“And a person if/when he will sanctify his house holy to G-d, and the Kohen will evaluate it whether good or whether bad . . .” (Vayikra/Leviticus 24:17). Ostensibly, the Torah discusses the process for donating a house to support the Holy Temple.
This coming Sabbath we complete the book of Vayikra/Leviticus by reading a double Parshah, Behar and Bechukosai. In Behar, we learn about the shemitah or sabbatical year and the yovel or jubilee year, laws about selling land, and how to prevent poverty.
Bechukosai gives the blessings and the curses that will befall the Israelites depending on whether they follow G-d’s decrees and commandments. The rest of the parshah deals with gifts to the Temple and how they are redeemed, how houses and fields are redeemed, and tithes.
Maybe it is because I spent so many years appraising real estate, but when I think of evaluating a house as a donation the words more or less valuable, not good or bad, come to mind. Truly there are bad houses, like the haunted ones that torment their inhabitants, but I doubt that is what the Torah has in mind. There must be something more.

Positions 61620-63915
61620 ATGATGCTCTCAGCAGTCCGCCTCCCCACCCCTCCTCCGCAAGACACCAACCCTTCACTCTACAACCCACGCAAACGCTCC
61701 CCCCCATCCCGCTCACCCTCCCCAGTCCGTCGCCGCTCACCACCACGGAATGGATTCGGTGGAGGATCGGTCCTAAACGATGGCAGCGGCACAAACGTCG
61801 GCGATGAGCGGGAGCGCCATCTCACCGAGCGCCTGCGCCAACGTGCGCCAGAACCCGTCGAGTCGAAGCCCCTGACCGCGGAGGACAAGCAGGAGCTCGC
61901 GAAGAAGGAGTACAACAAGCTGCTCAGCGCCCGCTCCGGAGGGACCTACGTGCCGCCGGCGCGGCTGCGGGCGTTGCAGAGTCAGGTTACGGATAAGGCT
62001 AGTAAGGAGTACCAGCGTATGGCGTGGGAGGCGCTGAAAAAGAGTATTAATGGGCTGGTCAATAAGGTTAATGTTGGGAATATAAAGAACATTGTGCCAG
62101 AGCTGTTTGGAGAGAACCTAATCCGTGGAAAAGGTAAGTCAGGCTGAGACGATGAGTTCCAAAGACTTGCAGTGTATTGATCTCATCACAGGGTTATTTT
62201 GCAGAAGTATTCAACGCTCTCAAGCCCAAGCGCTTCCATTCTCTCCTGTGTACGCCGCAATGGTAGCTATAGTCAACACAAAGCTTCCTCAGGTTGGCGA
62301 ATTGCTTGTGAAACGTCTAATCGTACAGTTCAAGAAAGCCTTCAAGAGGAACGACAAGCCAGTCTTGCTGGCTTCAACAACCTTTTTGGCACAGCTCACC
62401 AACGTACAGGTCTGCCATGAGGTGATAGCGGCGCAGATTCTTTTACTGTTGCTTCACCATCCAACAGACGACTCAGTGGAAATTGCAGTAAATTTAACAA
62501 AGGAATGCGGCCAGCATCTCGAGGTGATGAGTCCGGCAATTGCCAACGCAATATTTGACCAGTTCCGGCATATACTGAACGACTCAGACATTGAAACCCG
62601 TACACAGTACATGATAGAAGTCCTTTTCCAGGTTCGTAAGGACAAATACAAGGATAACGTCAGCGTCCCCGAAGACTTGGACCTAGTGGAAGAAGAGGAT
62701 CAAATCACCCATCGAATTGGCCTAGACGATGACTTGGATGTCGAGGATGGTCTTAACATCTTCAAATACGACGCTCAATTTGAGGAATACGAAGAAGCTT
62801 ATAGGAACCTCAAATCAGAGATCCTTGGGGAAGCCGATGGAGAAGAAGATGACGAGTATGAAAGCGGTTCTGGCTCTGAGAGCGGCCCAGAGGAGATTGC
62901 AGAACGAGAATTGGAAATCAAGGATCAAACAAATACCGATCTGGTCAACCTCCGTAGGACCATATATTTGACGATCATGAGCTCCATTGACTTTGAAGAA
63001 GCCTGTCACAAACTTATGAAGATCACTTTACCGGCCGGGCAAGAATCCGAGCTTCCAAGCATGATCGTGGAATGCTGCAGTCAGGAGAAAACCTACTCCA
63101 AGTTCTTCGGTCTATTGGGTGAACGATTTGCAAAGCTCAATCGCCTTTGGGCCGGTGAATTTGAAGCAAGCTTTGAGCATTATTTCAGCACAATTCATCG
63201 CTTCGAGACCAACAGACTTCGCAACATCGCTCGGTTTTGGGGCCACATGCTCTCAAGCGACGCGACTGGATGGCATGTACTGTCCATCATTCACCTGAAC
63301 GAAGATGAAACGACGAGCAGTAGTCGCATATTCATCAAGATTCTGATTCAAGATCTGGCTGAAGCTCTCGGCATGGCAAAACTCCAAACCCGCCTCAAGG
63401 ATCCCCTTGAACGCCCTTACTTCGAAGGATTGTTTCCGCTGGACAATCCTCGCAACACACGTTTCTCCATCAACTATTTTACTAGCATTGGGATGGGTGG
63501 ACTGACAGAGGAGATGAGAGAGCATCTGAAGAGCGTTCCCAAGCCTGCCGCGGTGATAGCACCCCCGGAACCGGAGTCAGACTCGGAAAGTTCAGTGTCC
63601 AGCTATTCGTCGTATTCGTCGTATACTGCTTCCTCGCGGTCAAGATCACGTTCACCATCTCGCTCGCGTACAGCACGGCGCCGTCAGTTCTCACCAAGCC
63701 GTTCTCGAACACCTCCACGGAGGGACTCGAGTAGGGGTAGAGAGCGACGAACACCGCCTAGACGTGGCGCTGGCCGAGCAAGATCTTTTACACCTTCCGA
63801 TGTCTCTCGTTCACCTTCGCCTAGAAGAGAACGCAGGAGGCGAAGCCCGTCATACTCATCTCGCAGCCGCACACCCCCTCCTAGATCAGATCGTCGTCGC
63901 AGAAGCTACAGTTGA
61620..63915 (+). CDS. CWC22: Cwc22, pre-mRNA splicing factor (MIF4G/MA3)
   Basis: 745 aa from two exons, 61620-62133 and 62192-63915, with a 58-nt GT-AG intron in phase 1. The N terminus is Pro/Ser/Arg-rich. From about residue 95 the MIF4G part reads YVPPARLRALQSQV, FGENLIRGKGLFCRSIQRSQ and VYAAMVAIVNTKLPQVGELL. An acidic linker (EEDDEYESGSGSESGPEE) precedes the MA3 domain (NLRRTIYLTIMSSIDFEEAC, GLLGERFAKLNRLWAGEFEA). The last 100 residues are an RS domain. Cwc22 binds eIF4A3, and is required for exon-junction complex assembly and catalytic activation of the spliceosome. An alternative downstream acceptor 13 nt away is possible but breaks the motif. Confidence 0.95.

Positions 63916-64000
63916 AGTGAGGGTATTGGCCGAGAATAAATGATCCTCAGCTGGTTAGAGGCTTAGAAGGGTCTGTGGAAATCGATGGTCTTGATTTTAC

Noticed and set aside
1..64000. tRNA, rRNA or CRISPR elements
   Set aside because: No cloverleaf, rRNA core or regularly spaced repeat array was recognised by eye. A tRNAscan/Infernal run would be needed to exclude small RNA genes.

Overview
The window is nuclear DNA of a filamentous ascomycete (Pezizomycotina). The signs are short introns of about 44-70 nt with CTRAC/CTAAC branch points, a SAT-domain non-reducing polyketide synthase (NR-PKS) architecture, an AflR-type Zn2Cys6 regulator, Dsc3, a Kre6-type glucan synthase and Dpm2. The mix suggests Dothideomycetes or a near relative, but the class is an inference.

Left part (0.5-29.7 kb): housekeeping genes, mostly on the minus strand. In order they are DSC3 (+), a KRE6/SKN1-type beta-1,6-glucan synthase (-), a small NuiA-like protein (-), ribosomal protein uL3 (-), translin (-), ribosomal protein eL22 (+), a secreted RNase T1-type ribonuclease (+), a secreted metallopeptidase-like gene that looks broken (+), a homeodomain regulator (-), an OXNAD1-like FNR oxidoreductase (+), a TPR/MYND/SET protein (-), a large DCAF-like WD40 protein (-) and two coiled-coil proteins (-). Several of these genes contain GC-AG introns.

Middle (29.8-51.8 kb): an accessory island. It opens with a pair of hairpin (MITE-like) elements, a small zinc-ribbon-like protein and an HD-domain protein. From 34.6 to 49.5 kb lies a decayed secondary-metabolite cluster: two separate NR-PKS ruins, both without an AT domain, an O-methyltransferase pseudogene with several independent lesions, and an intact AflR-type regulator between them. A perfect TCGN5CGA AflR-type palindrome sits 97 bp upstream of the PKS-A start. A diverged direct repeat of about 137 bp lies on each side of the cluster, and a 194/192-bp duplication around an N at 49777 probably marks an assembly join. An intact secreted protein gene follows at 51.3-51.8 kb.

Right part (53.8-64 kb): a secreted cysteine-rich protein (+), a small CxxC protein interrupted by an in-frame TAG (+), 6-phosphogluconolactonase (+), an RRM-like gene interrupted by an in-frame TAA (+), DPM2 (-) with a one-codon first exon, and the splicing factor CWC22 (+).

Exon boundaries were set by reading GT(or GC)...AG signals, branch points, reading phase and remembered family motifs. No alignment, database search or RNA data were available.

Rabbi Menachem Mendel of Kotzk comments that it is comparatively easy for a person to be in a sanctified state when he is engaged in spiritual matters. But to be truly holy, a person must sanctify the mundane, daily activities of managing a household and act properly even when only G-d is watching, such as in his house.
This sounds good in principle. But how do we do it?
Do you speak to your family as nicely as you to do to your commanding officer, supervisor, or customer? Do you take as much care with household chores as you do with your job? A home should be a place in which you can be yourself, but is it proper to expend your better self on co-workers and then subject your family to the leftovers?
Perhaps you will think about orienting your day so that it begins when you get home. Click here to learn how.
When we consider how difficult it can be to connect with G-d through prayer, the challenge of elevating run-of-the-mill tasks may seem insurmountable. Yet, if we truly wish to improve our relationship with Our Creator we must strive to elevate our home life so that when the Kohen comes to evaluate it his unavoidable assessment is good.
Question – What ideas do you have for sanctifying your home?
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